“Jesus said, ‘Is that any of our business, Mother—yours or mine? This isn’t my time. Don’t push me.’

“She went ahead anyway, telling the servants, ‘Whatever he tells you, do it.’”

Notice, in this version Mother Mary does not wait long to address the problem. She notices, she speaks up, while there is still wine in the pipeline, still enough for one more toast. She intervenes, she presses Jesus to intervene, while there is still some juice in the system. This heightens the drama, suggests that Jesus is standing at a pivotal moment, now, right now.

Jesus doesn’t see that, not at first. He says it’s not their business to change the course of events. Demand exceeds supply? Let others worry about that. Besides, perhaps he thinks they’ve had enough to drink, as it is. Getting involved in the conventions of wedding receptions isn’t in his mission statement.

Mary, on the other hand, is ready to see the shattering of conventions. She knows what’s in him, as only a mother can. Thirty years before, she had her own season of shattered explanations and expectations, and back then she staked her life on the radical covenant faithfulness of God. She knows what’s in that love of God. William Butler Yeats caught that knowing in his poem “The Mother of God”:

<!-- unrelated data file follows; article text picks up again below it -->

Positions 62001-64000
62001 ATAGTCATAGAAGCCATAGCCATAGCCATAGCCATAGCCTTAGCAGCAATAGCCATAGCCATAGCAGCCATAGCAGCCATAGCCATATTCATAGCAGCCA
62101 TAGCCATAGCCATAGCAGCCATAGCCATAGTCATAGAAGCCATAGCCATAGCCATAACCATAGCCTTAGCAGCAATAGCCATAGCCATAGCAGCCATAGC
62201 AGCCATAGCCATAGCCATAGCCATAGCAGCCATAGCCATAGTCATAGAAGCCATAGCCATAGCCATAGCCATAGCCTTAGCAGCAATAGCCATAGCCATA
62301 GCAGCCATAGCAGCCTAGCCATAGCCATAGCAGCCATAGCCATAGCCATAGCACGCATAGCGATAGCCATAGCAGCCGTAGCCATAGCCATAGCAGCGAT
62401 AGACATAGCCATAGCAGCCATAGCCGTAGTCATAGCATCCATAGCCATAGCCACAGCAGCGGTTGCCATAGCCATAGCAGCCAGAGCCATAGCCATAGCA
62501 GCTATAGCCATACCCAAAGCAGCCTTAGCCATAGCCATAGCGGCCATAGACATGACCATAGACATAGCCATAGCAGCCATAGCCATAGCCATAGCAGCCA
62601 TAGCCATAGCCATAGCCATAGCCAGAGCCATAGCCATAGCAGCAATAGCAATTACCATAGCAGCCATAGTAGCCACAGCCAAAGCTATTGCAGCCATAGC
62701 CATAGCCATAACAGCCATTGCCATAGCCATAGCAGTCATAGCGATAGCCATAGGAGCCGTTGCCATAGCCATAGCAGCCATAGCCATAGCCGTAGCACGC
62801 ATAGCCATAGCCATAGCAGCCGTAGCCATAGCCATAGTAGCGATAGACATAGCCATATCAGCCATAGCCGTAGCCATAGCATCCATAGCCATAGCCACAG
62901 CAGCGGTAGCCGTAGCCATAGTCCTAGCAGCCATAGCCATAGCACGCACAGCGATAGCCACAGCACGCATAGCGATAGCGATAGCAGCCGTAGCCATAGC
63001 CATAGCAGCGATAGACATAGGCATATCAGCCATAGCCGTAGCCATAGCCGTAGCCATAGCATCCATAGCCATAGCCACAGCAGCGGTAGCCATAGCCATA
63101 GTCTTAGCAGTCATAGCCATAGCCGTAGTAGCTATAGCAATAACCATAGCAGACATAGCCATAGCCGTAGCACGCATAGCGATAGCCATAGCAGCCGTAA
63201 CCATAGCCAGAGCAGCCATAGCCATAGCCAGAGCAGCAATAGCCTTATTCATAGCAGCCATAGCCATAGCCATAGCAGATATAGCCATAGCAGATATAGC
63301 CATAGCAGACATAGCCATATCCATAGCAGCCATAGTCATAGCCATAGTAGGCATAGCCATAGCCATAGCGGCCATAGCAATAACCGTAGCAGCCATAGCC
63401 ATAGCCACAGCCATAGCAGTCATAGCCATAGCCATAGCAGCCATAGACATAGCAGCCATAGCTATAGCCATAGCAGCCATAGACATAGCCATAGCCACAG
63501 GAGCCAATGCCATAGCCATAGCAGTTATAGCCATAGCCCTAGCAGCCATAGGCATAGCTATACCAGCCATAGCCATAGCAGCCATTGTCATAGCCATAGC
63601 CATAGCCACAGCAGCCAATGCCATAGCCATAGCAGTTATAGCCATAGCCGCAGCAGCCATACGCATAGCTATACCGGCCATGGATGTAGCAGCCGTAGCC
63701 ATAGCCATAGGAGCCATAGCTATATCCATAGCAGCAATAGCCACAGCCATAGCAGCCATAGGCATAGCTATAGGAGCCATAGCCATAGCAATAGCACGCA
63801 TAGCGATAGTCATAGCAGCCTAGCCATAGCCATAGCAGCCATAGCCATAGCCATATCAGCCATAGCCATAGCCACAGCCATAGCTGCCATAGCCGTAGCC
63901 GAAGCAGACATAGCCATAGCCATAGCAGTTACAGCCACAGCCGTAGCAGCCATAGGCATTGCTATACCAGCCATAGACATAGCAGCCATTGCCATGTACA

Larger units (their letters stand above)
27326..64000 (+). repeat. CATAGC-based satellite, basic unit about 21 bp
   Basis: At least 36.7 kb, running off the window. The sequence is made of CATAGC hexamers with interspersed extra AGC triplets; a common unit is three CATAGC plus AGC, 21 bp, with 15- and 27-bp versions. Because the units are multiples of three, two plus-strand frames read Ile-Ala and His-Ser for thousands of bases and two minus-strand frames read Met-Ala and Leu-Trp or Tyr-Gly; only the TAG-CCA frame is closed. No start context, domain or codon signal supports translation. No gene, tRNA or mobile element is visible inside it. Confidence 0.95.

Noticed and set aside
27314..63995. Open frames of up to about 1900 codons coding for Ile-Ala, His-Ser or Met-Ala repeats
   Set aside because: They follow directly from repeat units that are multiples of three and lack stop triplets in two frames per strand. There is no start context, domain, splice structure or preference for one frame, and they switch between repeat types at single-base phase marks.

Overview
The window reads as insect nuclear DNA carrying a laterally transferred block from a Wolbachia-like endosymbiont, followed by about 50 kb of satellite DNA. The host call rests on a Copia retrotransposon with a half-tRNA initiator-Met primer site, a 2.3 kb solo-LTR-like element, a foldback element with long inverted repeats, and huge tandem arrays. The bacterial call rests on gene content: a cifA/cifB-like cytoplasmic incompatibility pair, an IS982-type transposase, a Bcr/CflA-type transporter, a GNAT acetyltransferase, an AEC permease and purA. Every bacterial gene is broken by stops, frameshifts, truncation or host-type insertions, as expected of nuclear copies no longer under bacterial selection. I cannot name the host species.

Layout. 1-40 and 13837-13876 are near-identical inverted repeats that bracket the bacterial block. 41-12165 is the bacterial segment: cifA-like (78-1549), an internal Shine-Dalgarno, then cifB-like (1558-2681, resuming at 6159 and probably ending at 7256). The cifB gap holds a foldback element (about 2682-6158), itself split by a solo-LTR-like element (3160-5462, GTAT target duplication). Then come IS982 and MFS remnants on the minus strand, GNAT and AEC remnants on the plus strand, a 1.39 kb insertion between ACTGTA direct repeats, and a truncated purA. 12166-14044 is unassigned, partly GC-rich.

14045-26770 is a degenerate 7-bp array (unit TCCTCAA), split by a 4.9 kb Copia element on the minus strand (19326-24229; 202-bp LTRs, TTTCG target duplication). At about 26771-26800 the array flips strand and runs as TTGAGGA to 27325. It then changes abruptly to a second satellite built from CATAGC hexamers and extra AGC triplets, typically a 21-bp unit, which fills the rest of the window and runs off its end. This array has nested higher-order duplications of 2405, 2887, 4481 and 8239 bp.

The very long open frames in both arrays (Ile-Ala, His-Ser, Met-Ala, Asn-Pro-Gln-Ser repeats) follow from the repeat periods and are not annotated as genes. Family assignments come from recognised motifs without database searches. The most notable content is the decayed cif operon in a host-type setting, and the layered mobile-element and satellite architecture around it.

The threefold terror of love; a fallen flare
Through the hollow of an ear;
Wings beating about the room;
The terror of all terrors that I bore
The Heavens in my womb.

Had I not found content among the shows
Every common woman knows,
Chimney corner, garden walk,
Or rocky cistern where we tread the clothes
And gather all the talk?

What is this flesh I purchased with my pains,
This fallen star my milk sustains,
This love that makes my heart’s blood stop
Or strikes a sudden chill into my bones
And bids my hair stand up?

“Don’t push me,” Jesus tells his mother. Mary pushes, anyway. She whose mother’s milk and heart’s blood had filled the cisterns of his infancy now pushes him to cross the membrane between the expected and the unexpected and utilize common wine to dramatize the Spirit’s ability to occupy and transform common human experience—thirst, hospitality, celebration, marriage, community, having, not having.